Print Friendly, PDF & Email

The Third Circuit heard an appeal from the district court’s dismissal of a breach of contract and bad faith action brought by an assignee of the insured. The original suit stemmed from a 2006 car accident, during which the assignee, an employee of a delivery company, was injured in an automobile accident caused by the insured, an ambulance driver. The assignee filed suit and obtained a $250,000 judgment against the insured ambulance driver. In an effort to avoid execution of the judgment, the insured assigned his claims against the carrier to the injured driver. At the time of the accident, the policy issued by the carrier named the employers of both individuals, though the companies were separate entities.

Invoking its policy’s employee exclusion clause, the carrier denied coverage. The policy prohibited coverage for “bodily injury to an employee of the insured arising out of and in the course of employment for the insured.” The exclusion applied “whether the insured may be liable as an employer or in any other capacity.” The assignee filed suit to its rights against the carrier, seeking $250,000 in compensatory damages. It also brought a bad faith claim. The carrier filed a motion to dismiss, which the district court granted, ruling that the exclusion clause was triggered under the plain language of the policy.

On appeal, the assignee argued that the exclusion is not applicable to her because “(1) the injury is to her (2) the insured seeking coverage is [the ambulance driver, acting as the assignor]; and (3) [the assignee] is not the [assignor’s] employee.”

The appellate court upheld the district court’s ruling that the exclusion applied to the assignee because, under the policy, both the assignee’s and assignor’s employers are insured. The court reasoned that, “if [the assignee] stands in [the assignor’s] stead and [the assignor] in the first instance is precluded from coverage, then so is [the assignee].” Therefore, under the plain language of the policy, the assignor is an “employee” that is “insured,” by its employer’s policy. Since the policy excludes him, it also excludes the assignee, who acted as a potential substitute recipient of the policy.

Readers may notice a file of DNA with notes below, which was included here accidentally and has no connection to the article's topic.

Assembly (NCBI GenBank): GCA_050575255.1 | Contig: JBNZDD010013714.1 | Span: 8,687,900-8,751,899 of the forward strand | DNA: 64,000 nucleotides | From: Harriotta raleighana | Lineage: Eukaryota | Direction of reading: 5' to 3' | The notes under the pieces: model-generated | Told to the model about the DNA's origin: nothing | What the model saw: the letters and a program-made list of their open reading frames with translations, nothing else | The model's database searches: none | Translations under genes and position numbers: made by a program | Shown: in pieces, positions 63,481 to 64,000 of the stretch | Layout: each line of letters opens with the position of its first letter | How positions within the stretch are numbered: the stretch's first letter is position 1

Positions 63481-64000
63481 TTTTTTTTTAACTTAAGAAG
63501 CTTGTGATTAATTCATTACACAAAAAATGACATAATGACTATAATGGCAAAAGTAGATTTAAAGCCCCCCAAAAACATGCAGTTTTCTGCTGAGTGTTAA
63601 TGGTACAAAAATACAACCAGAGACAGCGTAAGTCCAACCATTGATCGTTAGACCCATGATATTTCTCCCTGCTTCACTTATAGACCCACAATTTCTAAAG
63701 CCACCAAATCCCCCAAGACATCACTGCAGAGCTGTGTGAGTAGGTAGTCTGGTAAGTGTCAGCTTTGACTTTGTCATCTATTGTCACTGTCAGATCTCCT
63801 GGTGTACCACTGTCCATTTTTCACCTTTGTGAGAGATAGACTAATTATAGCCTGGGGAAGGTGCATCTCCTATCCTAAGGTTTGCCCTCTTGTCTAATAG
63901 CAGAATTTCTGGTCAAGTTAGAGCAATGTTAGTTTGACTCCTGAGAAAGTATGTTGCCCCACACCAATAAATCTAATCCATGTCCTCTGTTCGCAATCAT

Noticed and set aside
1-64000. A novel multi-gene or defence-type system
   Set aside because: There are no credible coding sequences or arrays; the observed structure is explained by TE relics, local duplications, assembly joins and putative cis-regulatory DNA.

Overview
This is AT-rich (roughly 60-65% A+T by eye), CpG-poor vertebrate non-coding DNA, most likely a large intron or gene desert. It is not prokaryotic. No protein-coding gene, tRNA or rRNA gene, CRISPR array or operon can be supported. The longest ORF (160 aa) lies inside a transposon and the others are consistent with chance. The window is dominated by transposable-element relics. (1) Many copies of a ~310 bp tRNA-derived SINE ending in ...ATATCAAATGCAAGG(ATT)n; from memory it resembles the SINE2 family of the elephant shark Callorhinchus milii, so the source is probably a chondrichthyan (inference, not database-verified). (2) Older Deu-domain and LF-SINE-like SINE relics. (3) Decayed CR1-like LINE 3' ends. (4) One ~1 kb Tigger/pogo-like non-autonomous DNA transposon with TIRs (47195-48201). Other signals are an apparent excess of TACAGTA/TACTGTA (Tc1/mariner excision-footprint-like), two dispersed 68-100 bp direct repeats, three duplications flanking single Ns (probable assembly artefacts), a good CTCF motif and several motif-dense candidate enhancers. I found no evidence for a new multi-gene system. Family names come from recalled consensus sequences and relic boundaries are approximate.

The assignee also argued that the policy would not be provided for bodily injury to “an employee of the insured against whom a claim or suit is brought, but that since she is not an employee of [the assignor],” the exclusion did not apply to her.

The appellate court disagreed, reiterating the district court’s rationale. It held that, under the facts as pled, the assignee “suffered bodily injury while acting in the course and scope of her employment by a named insured.” Since one of the named insureds was the assignee’s employer, the policy’s exclusion clause was triggered, preventing the assignee from stating a plausible claim. The appellate court therefore also concluded that proceeding to discovery was inappropriate.

The assignee also claimed that the district court erred in dismissing her bad faith claim, contending that the carrier “(1) had a duty to provide coverage; and (2) acted with reckless indifference and conscious disregard in disclaiming coverage based on the exclusion discussed above.” As the district court ruled, the Third Circuit rejected this claim because the pleadings did not state a proper bad faith claim, since the carrier properly denied coverage on the basis of the exclusion clause.

Date of Decision: October 3, 2011

Brewer v. United States Fire Insurance Company, No. 10-4748, U.S. Court of Appeals for the Third Circuit, 2011 U.S. App. LEXIS 20072 (3d Cir. Oct. 3, 2011) (Greenaway, J.)